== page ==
Festival of the Imagination

Held on the boulevard Raspail and running from March 19th – June 17th, you can come explore cultural revolutions from the world over expressed in dance, music, and traditional displays. This is truly a unique festival for Paris, and anywhere for that matter. Something you won’t want to miss!

Salon Vivre aurement bio et nature 2012 trade show

Paris’s “go green” trade show! This is held at the Parc floral de Paris from March 16th thru March 19th.

La Bonheur Show

Presented by the Lido revue, this is a show that consists of 4 scenes: “La Femme” celebrating women and love, “Paris je t’aime” celebrating Parisian fashion and nightlife, “L’Inde Legendaire” celebrates Shiva and Indian culture, and “Reves d’etoiles” celebrating classic film and cabaret. Catch dinner while watching this unique Parisian show happening from January 1st through March 31st in the Chams-Elysees/Louvre district.

Tim Burton at the Cinematheque Francaise

Tim Burton lovers won’t want to miss this! Held March 7th through August 5th, this is an interesting look at this beloved filmmaker and director’s work through the years. Over 700 drawings, sculptures, models, film excerpts, and costumes featured!

Louvre Museum

The Louvre, originally a palace but now one of the largest and most visited museums in the world, is a must-visit for anyone with a slight interest in art. Some of the museum’s most famous works of art are the Mona Lisa and the Venus of Milo.

Originally a royal palace, the Louvre became a public museum at the end of the 18th century. It is located in the 1st arrondissement, in the heart of Paris.

Venus of Milo, Louvre Museum, Paris

Venus of Milo
There are about 35.000 objects on display, spread out over three wings of the former palace. The museum has a diverse collection ranging from the antiquity up to the mid 19th century. A large part of the collection consists of European paintings and sculptures. Other rooms contain Roman, Egyptian, Greek and Oriental art. There is also a section with ‘Objects d’Art’, where objects such as clocks, furniture, china and tapestries are displayed.

Some of the most famous works of art in the museum are the Venus of Milo, the Nike of Samothrake, the Dying Slave by Michelangelo and of course Leonardo da Vinci’s Mona Lisa.

History of the Louvre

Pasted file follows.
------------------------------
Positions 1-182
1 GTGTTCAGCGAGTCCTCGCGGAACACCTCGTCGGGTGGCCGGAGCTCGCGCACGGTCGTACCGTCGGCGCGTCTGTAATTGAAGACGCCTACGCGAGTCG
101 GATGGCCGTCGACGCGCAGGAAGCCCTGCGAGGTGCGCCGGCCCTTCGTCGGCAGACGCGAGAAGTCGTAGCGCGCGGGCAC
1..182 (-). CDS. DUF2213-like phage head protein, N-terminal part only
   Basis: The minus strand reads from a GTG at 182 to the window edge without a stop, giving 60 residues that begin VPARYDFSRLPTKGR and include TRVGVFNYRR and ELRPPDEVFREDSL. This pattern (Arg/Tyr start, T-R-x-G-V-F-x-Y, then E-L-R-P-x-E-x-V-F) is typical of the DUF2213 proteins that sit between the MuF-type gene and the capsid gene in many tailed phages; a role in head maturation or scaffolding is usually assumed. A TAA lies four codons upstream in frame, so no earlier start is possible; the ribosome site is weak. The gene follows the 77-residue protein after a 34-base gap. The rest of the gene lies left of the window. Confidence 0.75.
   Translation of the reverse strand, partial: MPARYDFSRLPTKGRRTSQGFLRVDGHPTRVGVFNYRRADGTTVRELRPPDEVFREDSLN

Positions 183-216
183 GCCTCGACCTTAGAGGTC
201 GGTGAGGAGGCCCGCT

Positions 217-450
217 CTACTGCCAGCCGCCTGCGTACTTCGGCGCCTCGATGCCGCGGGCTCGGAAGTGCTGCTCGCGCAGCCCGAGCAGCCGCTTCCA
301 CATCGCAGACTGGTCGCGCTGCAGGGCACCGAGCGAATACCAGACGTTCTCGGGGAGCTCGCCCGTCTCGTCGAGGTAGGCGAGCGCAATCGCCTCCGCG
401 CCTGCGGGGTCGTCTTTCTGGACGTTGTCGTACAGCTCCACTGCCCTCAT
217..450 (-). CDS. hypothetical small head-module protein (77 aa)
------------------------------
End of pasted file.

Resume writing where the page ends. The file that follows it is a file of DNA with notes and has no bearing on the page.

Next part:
Musée du Louvre

Louvre seen from across the Seine
The Louvre was created in several phases. Originally built as a 12th century fortress, it was converted into a royal palace in the 14th century.

Its current appearance goes back to the 15th century, when the original fortress was demolished and the wing along the Seine river was built. The palace was extended during the 16th century by architect Pierre Lescot, who expanded the palace into a complex with two courtyards. A decade later Catharina de Medici added the Tuileries palace to the west of the Louvre. Construction on the Louvre was halted for some time when king Louis XIV decided to move to the Versailles Palace.

In the 19th century, during the Second Empire, the Louvre was expanded again with the addition of the Richelieu wing.

East Wing, Louvre Museum

East Wing
The Louvre now had four symmetric wings surrounding a large courtyard. This would not last long, as the Communards burned the Tuileries palace in 1871, opening up the west side of the palace.

The collection of the Louvre Museum was first established in the 16th century by King Francis I. One of the works of art he purchased was the now famous Mona Lisa painting. The collection grew steadily thanks to donations and purchases by the kings. In 1793, during the French Revolution, the private royal collection opened to the public.

Louvre Pyramid

Louvre Pyramid

The most recent addition to the Louvre was the construction of the glass pyramid, which functions as the museum’s main entrance. The pyramid was built in 1989 by the renowned American architect I.M. Pei. The glass pyramid allows the sunlight to come in on the underground floor.

The modern addition originally received mixed reviews, as it contrasts sharply with the classical design of the surrounding buildings, but today it is generally accepted as a clever solution which has given the museum a spacious central entrance without the need to touch the historic patrimony.